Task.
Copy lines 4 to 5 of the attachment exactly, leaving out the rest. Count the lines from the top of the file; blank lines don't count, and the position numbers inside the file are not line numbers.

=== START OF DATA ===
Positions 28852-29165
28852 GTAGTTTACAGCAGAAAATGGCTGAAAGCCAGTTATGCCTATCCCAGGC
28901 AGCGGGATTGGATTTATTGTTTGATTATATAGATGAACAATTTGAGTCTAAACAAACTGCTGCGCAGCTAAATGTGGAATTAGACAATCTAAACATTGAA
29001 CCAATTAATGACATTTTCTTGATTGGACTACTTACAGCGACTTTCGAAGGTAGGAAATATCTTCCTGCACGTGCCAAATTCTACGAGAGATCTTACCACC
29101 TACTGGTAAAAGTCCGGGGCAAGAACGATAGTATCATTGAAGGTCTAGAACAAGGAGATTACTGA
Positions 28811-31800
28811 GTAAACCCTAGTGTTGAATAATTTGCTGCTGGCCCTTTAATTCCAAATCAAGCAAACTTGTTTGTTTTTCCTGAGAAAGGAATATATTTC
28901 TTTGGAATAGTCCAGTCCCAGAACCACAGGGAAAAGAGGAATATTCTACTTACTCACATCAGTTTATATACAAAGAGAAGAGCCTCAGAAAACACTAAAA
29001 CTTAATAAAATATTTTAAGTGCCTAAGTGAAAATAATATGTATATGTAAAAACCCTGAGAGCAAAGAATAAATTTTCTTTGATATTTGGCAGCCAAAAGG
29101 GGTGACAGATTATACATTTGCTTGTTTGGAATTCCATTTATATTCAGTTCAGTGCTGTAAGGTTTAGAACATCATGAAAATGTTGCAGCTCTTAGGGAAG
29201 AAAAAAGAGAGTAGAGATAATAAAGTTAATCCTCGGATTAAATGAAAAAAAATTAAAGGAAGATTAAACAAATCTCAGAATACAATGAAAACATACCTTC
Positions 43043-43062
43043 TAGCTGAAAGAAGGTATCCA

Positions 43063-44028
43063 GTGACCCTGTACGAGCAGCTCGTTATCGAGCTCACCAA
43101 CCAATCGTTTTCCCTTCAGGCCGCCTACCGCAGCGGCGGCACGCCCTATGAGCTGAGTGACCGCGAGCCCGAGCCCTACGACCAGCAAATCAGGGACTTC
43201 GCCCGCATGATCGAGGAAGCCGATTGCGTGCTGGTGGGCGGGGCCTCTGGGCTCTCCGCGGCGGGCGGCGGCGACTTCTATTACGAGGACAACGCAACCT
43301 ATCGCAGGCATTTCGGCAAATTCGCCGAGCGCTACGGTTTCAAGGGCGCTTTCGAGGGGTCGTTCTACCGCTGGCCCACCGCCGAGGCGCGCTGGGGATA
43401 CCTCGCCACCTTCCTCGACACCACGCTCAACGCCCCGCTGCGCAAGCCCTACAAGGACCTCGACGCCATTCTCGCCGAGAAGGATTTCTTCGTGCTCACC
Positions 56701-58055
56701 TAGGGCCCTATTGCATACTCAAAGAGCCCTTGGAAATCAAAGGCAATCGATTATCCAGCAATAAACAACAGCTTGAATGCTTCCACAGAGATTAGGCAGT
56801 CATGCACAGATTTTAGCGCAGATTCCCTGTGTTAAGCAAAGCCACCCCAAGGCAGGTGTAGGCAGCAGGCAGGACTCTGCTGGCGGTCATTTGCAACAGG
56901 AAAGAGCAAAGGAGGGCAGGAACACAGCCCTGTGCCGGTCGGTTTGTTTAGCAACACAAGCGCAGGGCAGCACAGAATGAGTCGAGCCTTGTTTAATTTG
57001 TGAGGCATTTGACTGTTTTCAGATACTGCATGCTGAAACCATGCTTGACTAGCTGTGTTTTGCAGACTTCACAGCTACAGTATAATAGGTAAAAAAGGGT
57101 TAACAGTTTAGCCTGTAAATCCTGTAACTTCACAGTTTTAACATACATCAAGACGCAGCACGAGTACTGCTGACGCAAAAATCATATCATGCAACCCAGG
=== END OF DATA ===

29001 CCAATTAATGACATTTTCTTGATTGGACTACTTACAGCGACTTTCGAAGGTAGGAAATATCTTCCTGCACGTGCCAAATTCTACGAGAGATCTTACCACC
29101 TACTGGTAAAAGTCCGGGGCAAGAACGATAGTATCATTGAAGGTCTAGAACAAGGAGATTACTGA